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Every trader is different. Traders have different investment objectives and different expectations regarding the returns on their trades. Experienced traders know that increasing the return on an investment involves increasing risk. Just how much risk a trader is willing to take depends on how much capital is available, how much a change in capital can effect one's lifestyle, the amount of conviction that a stock will move in the desired direction, and other psychological factors.

A trader with a nominal tolerance for risk and a strong conviction that a stock will rise may opt to buy the stock. A more conservative trader may sell a covered call, and a more aggressive trader may buy a call.

### Some Notes About Risk

A trader with a strong conviction that a stock will rise can choose from many types of trades to try to profit from a rise in the stock price. Consider three different trades, a stock purchase, a covered call, and a call purchase. All three trades profit if the stock moves up.Probability of a stock's future price |
Buying An At the Money Call |
Selling an ATM Covered Call |

The chart on the left shows the probability of a stock's price in the future. The center line represents the current price. The probability of the future price being greater than the current price is the area underneath the curve to the right of the center line which is .5, or 50%. The probability of a future price being far from the current price is small.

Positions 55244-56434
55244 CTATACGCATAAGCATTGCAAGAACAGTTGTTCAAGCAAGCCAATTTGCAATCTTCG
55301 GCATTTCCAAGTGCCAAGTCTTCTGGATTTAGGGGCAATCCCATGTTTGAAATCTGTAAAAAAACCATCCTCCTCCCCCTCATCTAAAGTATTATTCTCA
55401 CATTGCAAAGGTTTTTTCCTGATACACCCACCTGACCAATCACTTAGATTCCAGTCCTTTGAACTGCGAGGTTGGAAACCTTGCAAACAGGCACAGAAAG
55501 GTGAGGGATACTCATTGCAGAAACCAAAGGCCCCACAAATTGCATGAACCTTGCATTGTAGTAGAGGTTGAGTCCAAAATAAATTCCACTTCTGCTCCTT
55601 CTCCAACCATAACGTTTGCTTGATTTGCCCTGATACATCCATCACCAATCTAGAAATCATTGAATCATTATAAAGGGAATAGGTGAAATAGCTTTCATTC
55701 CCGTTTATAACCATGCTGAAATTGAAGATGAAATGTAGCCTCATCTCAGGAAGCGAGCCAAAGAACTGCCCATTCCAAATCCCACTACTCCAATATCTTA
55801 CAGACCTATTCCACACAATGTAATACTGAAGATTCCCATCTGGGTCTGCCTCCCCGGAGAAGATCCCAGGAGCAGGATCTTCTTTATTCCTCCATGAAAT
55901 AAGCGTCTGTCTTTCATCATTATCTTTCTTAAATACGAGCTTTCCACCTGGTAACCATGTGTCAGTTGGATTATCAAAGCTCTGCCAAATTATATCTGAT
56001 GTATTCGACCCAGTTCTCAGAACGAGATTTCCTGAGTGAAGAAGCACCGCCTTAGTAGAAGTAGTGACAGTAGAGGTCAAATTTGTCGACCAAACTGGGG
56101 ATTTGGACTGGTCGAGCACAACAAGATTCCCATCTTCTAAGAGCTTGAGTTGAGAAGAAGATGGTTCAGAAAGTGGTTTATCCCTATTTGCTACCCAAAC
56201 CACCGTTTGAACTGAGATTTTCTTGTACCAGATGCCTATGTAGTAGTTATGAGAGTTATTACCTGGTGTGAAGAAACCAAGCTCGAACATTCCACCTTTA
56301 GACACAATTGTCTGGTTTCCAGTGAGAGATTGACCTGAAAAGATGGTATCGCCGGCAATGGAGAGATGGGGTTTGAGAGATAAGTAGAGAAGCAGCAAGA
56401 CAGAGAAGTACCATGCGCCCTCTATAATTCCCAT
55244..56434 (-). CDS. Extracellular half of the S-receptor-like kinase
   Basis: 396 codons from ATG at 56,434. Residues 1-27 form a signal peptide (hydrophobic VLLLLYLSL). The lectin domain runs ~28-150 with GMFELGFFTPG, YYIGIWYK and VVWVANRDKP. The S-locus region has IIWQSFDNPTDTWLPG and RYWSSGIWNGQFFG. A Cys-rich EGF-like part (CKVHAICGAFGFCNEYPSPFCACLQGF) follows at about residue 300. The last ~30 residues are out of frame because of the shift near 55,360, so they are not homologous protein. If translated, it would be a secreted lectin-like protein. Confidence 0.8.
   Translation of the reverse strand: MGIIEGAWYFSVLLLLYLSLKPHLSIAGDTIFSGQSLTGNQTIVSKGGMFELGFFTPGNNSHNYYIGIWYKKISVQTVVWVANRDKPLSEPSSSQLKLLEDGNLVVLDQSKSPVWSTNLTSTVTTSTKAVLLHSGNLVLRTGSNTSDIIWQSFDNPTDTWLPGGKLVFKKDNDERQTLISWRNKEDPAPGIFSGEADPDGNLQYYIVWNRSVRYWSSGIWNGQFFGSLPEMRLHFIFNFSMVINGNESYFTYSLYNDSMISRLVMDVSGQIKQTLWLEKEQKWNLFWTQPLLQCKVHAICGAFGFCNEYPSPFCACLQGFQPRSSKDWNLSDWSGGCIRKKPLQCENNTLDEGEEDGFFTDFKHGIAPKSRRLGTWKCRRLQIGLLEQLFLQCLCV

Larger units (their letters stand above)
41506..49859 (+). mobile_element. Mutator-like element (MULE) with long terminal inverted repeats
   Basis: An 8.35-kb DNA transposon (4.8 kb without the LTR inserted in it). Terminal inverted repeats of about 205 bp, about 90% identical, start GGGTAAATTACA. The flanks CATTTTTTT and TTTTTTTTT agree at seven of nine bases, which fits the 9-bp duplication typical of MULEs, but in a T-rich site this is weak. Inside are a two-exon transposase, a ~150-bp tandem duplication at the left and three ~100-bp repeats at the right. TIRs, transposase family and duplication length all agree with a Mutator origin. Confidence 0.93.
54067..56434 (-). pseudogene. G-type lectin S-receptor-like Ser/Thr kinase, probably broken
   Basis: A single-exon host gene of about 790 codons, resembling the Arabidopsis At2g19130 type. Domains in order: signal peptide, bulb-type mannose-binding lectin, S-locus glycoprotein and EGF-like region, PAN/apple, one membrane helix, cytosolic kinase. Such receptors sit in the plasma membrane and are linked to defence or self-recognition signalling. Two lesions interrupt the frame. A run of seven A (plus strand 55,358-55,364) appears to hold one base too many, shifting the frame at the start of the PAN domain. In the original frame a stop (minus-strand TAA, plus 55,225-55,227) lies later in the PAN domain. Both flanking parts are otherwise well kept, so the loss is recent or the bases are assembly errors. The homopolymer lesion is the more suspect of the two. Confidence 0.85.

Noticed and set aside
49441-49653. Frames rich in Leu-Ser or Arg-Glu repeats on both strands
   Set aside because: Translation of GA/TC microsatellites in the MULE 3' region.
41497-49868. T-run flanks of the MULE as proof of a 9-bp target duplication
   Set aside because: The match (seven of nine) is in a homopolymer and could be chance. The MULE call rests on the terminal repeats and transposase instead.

The *at the money* call is
only profitable when the price rises above the current price plus the cost of
the call. Calls and puts are priced such that the probability of the stock price
rising enough to cover the cost of the call is approximately 25%, therefore
the probability of profit when buying a call is ~25%.

When selling the at
the money call, the probability of profit equals the probability of the price
rising (50%) **plus** the probability that the stock does not lose more
than the amount that was collected when the call was sold, which is approximately
~25%. The probability of reaping some profit is ~75%.

Unlike the call purchase, the stock and covered call purchases put a lot of capital at risk. If the only criteria for measuring risk is the amount of capital exposed to loss, then purchasing the stock is the riskiest trade of the three. The measurement of risk has to take into account the probability of the future price, and how much loss is expected to be incurred given that the stock price moves against you.

When purchasing stock,
the probability of losing **some** of the capital invested is 50%. When purchasing a call, the
probability of losing **all** of the capital invested is 50%. When risk is
measured by the probability of loss, or expectation of loss, then buying the call is
the riskiest trade.

The Trade Finder categorizes the risk tolerance based on the expected loss of a trade relative to the cost of the stock. The Trade Finder lets you match your risk tolerance with expectations of stock movement to pick an appropriate trade.

To use the Trade Finder, enter the stock symbol in the text box provided, select the Risk Tolerance and Account Type, then click Find Trades. A summary of selected trades will be displayed.